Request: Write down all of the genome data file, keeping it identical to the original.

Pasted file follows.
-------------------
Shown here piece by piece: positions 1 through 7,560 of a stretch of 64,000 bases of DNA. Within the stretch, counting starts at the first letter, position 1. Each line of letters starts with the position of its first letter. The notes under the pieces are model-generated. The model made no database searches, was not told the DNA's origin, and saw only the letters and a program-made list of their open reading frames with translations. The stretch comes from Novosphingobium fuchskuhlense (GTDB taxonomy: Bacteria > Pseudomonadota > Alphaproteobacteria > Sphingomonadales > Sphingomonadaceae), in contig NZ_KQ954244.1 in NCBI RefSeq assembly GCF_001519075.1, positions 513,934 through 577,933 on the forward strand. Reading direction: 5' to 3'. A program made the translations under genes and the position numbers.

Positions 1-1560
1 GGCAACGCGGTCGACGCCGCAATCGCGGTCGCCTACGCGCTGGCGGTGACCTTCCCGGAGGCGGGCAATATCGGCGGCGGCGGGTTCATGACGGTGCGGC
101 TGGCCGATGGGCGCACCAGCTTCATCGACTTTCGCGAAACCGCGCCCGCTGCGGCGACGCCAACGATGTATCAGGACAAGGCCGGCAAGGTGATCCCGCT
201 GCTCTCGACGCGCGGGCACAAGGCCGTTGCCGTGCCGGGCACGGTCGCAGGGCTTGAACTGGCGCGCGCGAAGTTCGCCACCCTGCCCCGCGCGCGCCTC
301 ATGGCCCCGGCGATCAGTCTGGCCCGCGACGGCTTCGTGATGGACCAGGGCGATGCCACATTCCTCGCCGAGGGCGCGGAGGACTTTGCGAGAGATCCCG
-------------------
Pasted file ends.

Shown here piece by piece: positions 1 through 7,560 of a stretch of 64,000 bases of DNA. Within the stretch, counting starts at the first letter, position 1. Each line of letters starts with the position of its first letter. The notes under the pieces are model-generated. The model made no database searches, was not told the DNA's origin, and saw only the letters and a program-made list of their open reading frames with translations. The stretch comes from Novosphingobium fuchskuhlense (GTDB taxonomy: Bacteria > Pseudomonadota > Alphaproteobacteria > Sphingomonadales > Sphingomonadaceae), in contig NZ_KQ954244.1 in NCBI RefSeq assembly GCF_001519075.1, positions 513,934 through 577,933 on the forward strand. Reading direction: 5' to 3'. A program made the translations under genes and the position numbers.

Positions 1-1560
1 GGCAACGCGGTCGACGCCGCAATCGCGGTCGCCTACGCGCTGGCGGTGACCTTCCCGGAGGCGGGCAATATCGGCGGCGGCGGGTTCATGACGGTGCGGC
101 TGGCCGATGGGCGCACCAGCTTCATCGACTTTCGCGAAACCGCGCCCGCTGCGGCGACGCCAACGATGTATCAGGACAAGGCCGGCAAGGTGATCCCGCT
201 GCTCTCGACGCGCGGGCACAAGGCCGTTGCCGTGCCGGGCACGGTCGCAGGGCTTGAACTGGCGCGCGCGAAGTTCGCCACCCTGCCCCGCGCGCGCCTC
301 ATGGCCCCGGCGATCAGTCTGGCCCGCGACGGCTTCGTGATGGACCAGGGCGATGCCACATTCCTCGCCGAGGGCGCGGAGGACTTTGCGAGAGATCCCG